Celeste Godin will play Rodolfa in MetroWest Opera’s production of La Femme Boheme. She has performed La Boheme before as a chorus member, as Mimi for Acts I and III, and has covered Musetta. We sat down with her to see how she is approaching playing this traditionally male role.
MWO: How do you see your Rodolfa?
CELESTE: I see Rodolfa as a young romantic. I imagine she’s at a point in her life where she intellectually understands the “gray” areas, but she still feels things as pretty black and white (I think this interpretation is supported by the political nature of the production, but I won’t give anything away!).
MWO: Are there specific things you’ll do differently because the character is now a woman?
CELESTE: I don’t believe there is anything I’ll play differently due to gender alone (beyond general physicality). In my mind, there are parts of the role that are more “masculine” and “feminine,” but women and men exhibit both these traits at certain points in their daily lives, so I don’t see this as influencing the overall character.
My biggest challenge has actually been adapting the gender in conjunction with the time period. A huge difficulty for me was reconciling the sincerity of Rodolfa’s feelings for Mimi with her many semi to full-on offensive lines (for example, “You’re mine” after being rejected, and saying “I would never forgive you for acting like that” as a warning to Mimi). In traditionally staged shows, I think we find it easy to dismiss these things. Placing the show in the here and now brings out the darker aspects of the character – disregard of consent, lack of boundaries, jealously, shaming – aspects that were generally ignored or accepted at the time, but would make us cringe now.
Despite this, I do believe that the most important and lovable aspect of the character continues to rings clear. There is generally a naive, dreamy streak in the character – she is, after all, spouting beautiful, poetic language throughout the opera. I also believe she is ardent and genuine. Marcella immediately calls her out when she isn’t being sincere, leading me to believe that Rodolfa is a horrible liar. And if Mimi is choosing to come back and spend her last moments with Rodolfa, one can only imagine what kind of incredible romance they must have had. I think that in spite of Rodolfa’s extremely flawed (and unhealthy) approach to a relationship with Mimi, she still needs to be a likeable character in order to make the love story both poignant and believable. I’m looking forward to discovering more during the rehearsal process!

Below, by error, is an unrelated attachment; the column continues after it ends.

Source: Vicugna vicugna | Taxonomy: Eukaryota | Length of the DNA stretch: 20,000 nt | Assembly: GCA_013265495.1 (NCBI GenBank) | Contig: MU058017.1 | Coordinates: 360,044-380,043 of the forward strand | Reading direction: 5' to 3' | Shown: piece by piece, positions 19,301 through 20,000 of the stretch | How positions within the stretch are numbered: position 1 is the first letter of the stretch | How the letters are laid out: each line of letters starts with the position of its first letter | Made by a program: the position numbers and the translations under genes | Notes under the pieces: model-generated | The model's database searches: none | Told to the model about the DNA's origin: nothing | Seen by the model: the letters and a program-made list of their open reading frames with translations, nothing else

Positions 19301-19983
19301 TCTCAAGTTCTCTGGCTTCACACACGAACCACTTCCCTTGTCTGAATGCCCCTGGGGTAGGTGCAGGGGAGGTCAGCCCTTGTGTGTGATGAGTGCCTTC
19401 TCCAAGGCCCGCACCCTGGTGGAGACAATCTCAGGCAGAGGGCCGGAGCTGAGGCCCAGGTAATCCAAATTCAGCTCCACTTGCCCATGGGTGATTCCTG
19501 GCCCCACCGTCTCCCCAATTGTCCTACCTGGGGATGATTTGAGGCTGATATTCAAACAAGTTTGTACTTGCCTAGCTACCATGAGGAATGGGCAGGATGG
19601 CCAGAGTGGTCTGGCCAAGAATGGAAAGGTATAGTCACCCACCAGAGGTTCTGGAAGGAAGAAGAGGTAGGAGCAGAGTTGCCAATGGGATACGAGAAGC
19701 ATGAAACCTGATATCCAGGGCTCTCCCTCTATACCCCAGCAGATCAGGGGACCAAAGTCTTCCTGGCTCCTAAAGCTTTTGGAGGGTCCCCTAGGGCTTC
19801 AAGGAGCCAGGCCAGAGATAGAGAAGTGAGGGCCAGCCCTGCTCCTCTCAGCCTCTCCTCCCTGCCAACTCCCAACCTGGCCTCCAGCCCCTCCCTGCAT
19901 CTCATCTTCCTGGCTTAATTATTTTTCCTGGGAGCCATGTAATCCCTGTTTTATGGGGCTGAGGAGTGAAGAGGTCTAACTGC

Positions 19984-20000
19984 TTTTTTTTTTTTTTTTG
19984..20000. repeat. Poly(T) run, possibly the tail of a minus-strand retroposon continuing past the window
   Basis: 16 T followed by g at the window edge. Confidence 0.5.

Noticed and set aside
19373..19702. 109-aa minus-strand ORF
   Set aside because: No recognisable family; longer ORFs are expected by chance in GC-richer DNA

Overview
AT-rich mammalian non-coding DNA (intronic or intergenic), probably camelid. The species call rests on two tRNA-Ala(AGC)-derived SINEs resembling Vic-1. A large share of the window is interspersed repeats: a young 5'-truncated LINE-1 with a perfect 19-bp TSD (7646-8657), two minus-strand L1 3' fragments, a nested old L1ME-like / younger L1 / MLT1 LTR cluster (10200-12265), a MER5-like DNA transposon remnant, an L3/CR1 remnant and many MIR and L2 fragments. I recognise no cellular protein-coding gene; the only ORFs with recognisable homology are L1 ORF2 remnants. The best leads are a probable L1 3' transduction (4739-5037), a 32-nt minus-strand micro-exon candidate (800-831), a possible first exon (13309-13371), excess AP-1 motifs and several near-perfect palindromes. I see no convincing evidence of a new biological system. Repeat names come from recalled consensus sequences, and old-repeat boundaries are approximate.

MWO: What do you think will be special about doing this with an all female cast?
So many things! Professionally, it’s amazing that this single production is giving so many opportunities to women in a field that often… doesn’t. Or can’t. (You can only do so many shows about nuns in a year.) It also provides women with so many different situations and power positions to play in dramatically, when traditionally women play less powerful roles. Here, we get to play outside the box!
It may seem strange, but vocally, not having to think about the fach system has been just as freeing as the concept of the show. We didn’t need to conform to previous ideas of what kind of female voice would be most appropriate to these male roles, so we were free to audition for whatever felt comfortable and healthy to sing.
Within the production, we have a really amazing group. I couldn’t imagine a better creative environment for this ground-breaking and empowering production. Much of this is due to the uplifting, supportive, warm nature of the cast, though we can’t forget about the incredible creative team, music staff, and production staff as the remaining piece of this awesome opera puzzle!
Come see Celeste, and the rest of our wonderful cast of La Femme Boheme at the Mosesian Center for the Arts in Watertown, May 18-21!